The catalogue for the auction, titled Tales of the Unexpected, is now live online and features a wide range of furniture, works of art, sculpture and design from a variety of cultures and periods. Estimates range from £300 to £100,000, with the collection as a whole expected to raise in the region of £1m.
Here is a look at some of the highlights going under the hammer on January 30.
One of the highlights at the sale is a series of pieces from ‘The Perished Collection’ by Job Smeets and Nynke Tynagel, known together as Studio Job. The pair’s ‘Renaissance spirit’ Dutch studio, founded in 2000, blends traditional and modern techniques to produce limited edition furniture. Their work has been exhibited at the Museum of Arts & Design in New York and the Victoria and Albert Museum.
This 2006 four-panel screen, measuring 5ft 11in (1.80m) high, is one of an edition of six made of Macassar ebony with laser-cut bird’s eye maple marquetry. Three other version have sold at auction, most recently at Sotheby’s New York in 2010 when it took $62,500 including (£40,056) buyer’s premium. This version has an estimate of £30,000-50,000.
This 17th stone fountain mask, thought to be from Florence, is estimated at £6000-10,000. It is in the mannerist style of Andrea Calamech who was born in Carrara and worked in Florence. He played an important role in establishing a vogue for Tuscan mannerist influences in Sicily.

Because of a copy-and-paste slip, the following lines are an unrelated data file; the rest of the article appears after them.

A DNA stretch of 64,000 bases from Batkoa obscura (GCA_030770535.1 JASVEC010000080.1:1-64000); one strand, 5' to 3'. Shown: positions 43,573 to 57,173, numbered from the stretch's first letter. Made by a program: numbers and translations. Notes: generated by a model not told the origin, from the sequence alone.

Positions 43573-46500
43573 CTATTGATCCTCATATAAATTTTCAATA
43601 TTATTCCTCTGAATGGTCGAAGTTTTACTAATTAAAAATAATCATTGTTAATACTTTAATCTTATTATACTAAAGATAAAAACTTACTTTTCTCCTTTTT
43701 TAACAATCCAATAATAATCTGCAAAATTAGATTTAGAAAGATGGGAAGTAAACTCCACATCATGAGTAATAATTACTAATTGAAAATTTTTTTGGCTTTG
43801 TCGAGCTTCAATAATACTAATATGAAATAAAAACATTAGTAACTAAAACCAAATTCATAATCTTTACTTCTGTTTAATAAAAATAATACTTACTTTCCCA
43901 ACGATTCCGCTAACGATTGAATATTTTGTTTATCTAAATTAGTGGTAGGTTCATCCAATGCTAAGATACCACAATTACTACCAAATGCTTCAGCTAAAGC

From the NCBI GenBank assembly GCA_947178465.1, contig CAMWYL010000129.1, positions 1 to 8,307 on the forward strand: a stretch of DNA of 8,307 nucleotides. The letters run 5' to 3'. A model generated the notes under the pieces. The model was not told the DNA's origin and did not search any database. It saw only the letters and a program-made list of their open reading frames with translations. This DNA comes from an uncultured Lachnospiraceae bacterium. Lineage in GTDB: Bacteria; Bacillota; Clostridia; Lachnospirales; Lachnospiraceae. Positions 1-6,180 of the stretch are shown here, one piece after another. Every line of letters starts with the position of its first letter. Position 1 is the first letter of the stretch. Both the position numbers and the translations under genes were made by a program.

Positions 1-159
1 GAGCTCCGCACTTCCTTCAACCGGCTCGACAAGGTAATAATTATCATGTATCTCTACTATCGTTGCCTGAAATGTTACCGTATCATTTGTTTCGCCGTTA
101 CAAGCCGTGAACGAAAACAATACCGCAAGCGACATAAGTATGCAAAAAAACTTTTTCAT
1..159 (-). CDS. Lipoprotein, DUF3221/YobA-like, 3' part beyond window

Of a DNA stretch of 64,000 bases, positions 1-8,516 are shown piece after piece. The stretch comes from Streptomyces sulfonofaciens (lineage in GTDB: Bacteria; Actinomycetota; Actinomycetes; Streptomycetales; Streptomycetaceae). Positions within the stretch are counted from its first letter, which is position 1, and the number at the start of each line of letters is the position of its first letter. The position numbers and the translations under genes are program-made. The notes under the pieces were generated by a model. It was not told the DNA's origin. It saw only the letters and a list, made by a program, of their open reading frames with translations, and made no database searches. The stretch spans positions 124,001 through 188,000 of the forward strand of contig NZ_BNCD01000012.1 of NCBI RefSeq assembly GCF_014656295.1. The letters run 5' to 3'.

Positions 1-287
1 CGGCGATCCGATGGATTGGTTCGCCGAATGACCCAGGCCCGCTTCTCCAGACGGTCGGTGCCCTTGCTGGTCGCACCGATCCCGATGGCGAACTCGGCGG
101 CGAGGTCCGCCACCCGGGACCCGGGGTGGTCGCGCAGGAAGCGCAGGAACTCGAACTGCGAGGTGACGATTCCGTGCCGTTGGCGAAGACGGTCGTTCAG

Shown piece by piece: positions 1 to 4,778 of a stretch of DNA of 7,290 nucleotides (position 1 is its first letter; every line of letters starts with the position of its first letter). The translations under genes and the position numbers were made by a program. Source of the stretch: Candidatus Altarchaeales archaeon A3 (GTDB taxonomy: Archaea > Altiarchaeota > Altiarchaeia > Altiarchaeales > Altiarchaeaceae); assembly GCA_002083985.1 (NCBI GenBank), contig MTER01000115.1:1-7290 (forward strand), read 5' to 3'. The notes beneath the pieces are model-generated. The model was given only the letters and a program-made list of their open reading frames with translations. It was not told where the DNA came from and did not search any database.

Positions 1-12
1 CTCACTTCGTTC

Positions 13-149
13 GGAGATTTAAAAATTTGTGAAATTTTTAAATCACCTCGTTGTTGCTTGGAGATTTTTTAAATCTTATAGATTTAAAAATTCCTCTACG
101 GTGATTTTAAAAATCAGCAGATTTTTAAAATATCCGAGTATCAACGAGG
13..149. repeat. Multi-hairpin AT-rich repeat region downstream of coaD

Indian ear ornaments
This pair of geometric ear ornaments come from c.1900 India. They represent the harmonious co-existence of the three worlds in Hindu belief: the physical universe, the astral or mental plane inhabited by spirits and angels, and the spiritual universe of the Hindu Gods. They would have been given to daughters by their parents before marriage as a display of prestige and an aid to fertility. They are offered with an estimate of £1200-1800.
The 2015 Grand Silver Beetle Bowl by Marks for Roger Doyle was made in London. Doyle is inspired by natural forms and with this silver and enamel bowl he seeks to create realistic movement with vivid colours. It measures 22in (56.5cm) across and has an estimate of £10,000-20,000.
In Japanese folklore, a shachi is a fish with the head of a tiger, dragon scales and a carp tail, as seen on this decorative kabuto or helmet, made c.1970. It is attributed to Fukutake Ichiro, considered to be among the most talented smiths of his generation, and has an estimate of £7000-10,000.
Two sunburst trophies made up of bayonets from the Battle of Waterloo featuring two brass Coldstream Guards cap badges are also on offer. Mounted as a door tympanum around a painted bas-relief panel depicting a sun in splendour, the pair have an estimate of £15,000-25,000.
Originally they hung in the Officers’ Mess of the Coldstream Guards and later formed part of the Forbes collection in the entrance hall of Canon House on the Blanca Trinchera Ranch, Colorado.
The Coldstream Guards are part of the Brigade of Her Majesty’s Foot Guards in the House Division and art the oldest regiment in the British Army with continuous active service.
This necklace (or ‘pectoral’) would have been a status-symbol for the elite of Nazca society of pre-Hispanic Peru. Made of Nazca shells some time from 200-600AD, the necklace was previously in Geneva’s Barbier-Muller Museum by the collector Josef Müller, which includes more than 7000 early works of art. It has an estimate of £10,000-15,000.